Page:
It's a wonderful feeling when teachers are excited to see you come down the hallways. The wide-eyed expressions with expectant smiles and looks of eagerness to engage you in a conversation often bring me excitement. However, I have grown more and more disappointed by the topics of these conversations over the past school year. For example, I ran an errand on the 6th grade hallway yesterday and experienced one of these eager-to-see-Kristen encounters. The teacher was beaming at the sight of me and exclaimed, "Oh my goodness! I'm so happy you're here . . . " Of course, it made me feel wonderful and I couldn't wait to continue the conversation. She then continued, " . . . . come in my classroom and let me show you this computer that won't print to this printer and this computer which won't log onto the network and this computer that's running too slowly. . . and . . . and . . . . " (you get my point). It's not that I'm not eager to help people with technology trouble-shooting issues. One of my "additional duties as assigned" is that of a Technology Contact, so this type of conversation is part of my weekly routine. However, as these conversations grow more and more frequent, I find myself getting frustrated, even irritated, at teachers who are so eager to see me because they view me as a computer technician.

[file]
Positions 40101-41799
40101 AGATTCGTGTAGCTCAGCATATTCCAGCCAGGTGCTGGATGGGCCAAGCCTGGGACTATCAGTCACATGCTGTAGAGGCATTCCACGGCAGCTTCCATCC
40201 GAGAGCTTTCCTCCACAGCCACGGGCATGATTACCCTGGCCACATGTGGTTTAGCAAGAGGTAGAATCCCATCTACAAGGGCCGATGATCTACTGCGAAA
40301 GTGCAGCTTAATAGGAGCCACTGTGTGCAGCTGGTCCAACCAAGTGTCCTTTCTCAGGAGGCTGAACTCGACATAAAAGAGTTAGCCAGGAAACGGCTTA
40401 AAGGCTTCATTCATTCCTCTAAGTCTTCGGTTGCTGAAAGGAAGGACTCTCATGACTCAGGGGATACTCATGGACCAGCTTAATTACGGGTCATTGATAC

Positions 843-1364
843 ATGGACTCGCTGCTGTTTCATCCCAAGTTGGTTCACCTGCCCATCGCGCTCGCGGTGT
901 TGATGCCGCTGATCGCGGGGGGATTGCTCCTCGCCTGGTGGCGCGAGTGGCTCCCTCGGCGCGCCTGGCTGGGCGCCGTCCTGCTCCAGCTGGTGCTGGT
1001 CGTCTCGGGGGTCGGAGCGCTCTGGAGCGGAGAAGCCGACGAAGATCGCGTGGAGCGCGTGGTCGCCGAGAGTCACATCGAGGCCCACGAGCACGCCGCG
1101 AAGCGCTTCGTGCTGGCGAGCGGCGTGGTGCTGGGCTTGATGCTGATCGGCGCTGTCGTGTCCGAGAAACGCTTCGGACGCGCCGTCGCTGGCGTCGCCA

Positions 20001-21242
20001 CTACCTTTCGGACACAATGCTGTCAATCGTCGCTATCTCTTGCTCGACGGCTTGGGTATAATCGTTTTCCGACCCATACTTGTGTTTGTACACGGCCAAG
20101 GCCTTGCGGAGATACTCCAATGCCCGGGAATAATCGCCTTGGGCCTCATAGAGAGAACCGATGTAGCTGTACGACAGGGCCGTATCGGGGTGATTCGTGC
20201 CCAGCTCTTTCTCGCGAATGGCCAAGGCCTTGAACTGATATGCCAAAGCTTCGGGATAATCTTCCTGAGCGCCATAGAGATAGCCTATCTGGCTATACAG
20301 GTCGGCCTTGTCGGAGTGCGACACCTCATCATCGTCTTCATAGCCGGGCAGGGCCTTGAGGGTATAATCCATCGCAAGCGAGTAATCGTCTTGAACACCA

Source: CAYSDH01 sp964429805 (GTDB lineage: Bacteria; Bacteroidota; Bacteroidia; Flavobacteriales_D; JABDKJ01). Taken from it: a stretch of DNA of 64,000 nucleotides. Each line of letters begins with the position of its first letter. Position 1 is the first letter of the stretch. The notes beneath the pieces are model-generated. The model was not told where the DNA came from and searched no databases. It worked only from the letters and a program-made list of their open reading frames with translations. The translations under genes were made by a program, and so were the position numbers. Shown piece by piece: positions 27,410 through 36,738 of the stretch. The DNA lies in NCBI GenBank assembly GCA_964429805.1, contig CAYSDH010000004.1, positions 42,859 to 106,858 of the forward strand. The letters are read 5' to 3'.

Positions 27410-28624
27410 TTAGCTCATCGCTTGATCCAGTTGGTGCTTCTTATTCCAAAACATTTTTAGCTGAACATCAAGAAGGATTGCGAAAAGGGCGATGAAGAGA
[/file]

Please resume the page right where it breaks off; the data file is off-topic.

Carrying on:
I CRAVE curricular conversations. I want that expectant look when I come down the hall to be a conversation starter for an exciting upcoming lesson plan or a project that we could collaborate on. "Kristen, I'm so happy to see you because we're starting Ecology next week and I'm really interested in bringing my students to the media center to find connections between the science curriculum and local ecology." Now, THIS would make me excited. THIS is why I became a library media specialist. THIS is what it's all about!
In these rough economic times, I am forever grateful to have a job that I love and need to remember that it's my perspective that needs to change. I need to be more proactive in encouraging these curricular conversations which I crave. "Sure I'll see what's wrong with your printer, and while I'm taking a look, what are your kids working on this week?" "Any big projects you're about to start?" "I'd love to come share some new books that we just added to the media center collection. When is a good time to visit?" Hey, I've already got a foot in the door (literally) by being in their "space." It may be the back way in, but it's still a valuable opportunity . . .